André Hemer: Birch Maple Oak Post Rococo

André Hemer: Birch Maple Oak Post Rococo

Hemer takes inspiration from art history and merges the opulent and deceptive visuals of the rococo period with a contemporary perspective.

Thick impasto swirls of paint and billowing floral forms frame glimpses of a purple and pink sky, portals to another world. Birch Maple Oak Post RococoAndré Hemer’s solo exhibition at Kristin Hjellegjerde Gallery, Berlin presents a captivating new series of mixed-media and video works that explore the question of how to make a landscape of the contemporary moment. Taking cues from art history, Hemer filters the decadent and illusory aesthetics of the rococo through a modern sensibility to create shifting, layered images that are as unsettling as they are seductive.

The New Zealand-born artist uses scanners and digital photography to capture three-dimensional objects (either found or created from paint) en plein air, recording the changes in light and atmospheric conditions of that particular day. For this series, Hemer has also used AI tools to further extend the images, growing flowers and replacing some shots of sky with generated aerial views to complicate notions of place or more broadly, reality. Not that Hemer aims at realism: he describes his works as ‘amalgamations’ rather than ‘representations’ in the sense that each composition contains multiple layers, processes, mediums and art-historical references.

Echoes of velvet fabrics and elaborate ceiling frescoes

The influence of the rococo period can be seen in the luscious application of paint and rich, iridescent palette that brings to mind silk and velvet fabrics and elaborate ceiling frescoes, but the image that we might expect to appear never quite settles before the eye; instead, we are presented with a maelstrom of gestures that appear caught in a never-ending process of transference between form.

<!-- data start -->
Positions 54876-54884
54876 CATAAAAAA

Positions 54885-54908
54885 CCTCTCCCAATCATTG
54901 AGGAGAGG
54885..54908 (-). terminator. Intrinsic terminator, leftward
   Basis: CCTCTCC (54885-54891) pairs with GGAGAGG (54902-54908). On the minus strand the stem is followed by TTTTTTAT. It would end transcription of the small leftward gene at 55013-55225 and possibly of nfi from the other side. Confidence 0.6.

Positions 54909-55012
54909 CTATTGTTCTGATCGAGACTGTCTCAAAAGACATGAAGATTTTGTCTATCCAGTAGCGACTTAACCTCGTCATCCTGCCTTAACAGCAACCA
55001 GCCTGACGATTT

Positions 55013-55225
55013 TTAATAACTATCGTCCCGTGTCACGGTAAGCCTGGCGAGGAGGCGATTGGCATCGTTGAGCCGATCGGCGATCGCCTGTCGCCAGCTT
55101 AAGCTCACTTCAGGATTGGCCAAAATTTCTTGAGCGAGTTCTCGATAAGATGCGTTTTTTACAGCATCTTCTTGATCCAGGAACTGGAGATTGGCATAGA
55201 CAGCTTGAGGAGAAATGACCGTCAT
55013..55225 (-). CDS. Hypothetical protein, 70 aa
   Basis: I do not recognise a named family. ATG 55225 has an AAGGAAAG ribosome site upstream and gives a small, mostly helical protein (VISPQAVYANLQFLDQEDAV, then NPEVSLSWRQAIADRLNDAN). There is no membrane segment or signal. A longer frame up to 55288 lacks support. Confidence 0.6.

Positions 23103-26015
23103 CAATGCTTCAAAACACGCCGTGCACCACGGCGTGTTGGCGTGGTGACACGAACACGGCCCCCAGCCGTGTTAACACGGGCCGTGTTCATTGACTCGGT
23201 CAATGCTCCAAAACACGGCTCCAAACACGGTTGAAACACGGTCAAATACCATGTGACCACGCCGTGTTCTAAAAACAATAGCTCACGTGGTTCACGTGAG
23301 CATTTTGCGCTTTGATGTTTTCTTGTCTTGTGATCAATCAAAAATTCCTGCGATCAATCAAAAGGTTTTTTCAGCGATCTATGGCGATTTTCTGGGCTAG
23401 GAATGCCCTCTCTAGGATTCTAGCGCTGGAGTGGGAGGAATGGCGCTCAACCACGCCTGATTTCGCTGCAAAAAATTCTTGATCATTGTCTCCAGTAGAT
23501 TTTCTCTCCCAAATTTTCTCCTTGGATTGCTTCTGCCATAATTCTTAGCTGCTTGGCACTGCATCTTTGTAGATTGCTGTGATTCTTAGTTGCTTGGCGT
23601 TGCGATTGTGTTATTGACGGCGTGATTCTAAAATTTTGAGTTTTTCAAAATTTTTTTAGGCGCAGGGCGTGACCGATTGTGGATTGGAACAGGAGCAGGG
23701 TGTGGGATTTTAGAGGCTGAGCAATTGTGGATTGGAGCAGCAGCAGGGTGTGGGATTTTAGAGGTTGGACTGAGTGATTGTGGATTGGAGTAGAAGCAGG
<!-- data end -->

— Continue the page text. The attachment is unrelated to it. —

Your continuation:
The effect is especially dizzying in the tondo paintings where the sculptural painted and two-dimensional digital forms draw the eye in towards the surface, framing a pocket of ethereal sky, while also threatening to consume it.

For Hemer, the act of destabilizing his compositions relates to the way in which we consume imagery. As he notes, the continual bombardment of visual material creates a complex and often mis-matched understanding of both history and the places that surround us. Alongside the paintings in the exhibition, he is also showing video works that further explore the melding of organic and inorganic materials. 

Here, globules of paint spin in the sky to a soundtrack of birdsong and passing cars, recorded by the artist in situ. Once again, our concept of time and place is muddled, forcing us to concentrate less on what we are seeing and more on the bodily experience – how the composition, textures and depths affect our perspective and physical orientation. 

Working with his Allergies

Even the title of the exhibition is a mashup: birch, maple and oak are the species of tree that Hemer’s hay fever app identified him as being most allergic to while ‘post rococo’ playfully invokes the idea of an evolved history. The irony, of course, is that in attempting to capture a landscape for contemporary times, a kind of no-place or everywhere, Hemer relies on traditional techniques (and being outdoors) as well as specific temporal conditions.

Birch Maple Oak Post Rococo #9, 2023
Acrylic and pigment on canvas, 41 x 30 cm, 16 1/8 x 11 3/4 in

The warm golden, red and peachy tones of this latest series are the result of both a particular light quality and environment. Nevertheless, the resultant works, in their shifting, shimmering hybridity, still manage to evade the trap –  or is it deception?  – of representation. They are portraits if not of the present moment, then for it. 


Birch Maple Oak Post Rococo

André Hemer

7 July – 15 August
Private View: 
Thursday the 6th of July
6:30 – 8:30 pm 
Kristin Hjellegjerde Gallery
Linienstr. 130
10115 Berlin
Germany

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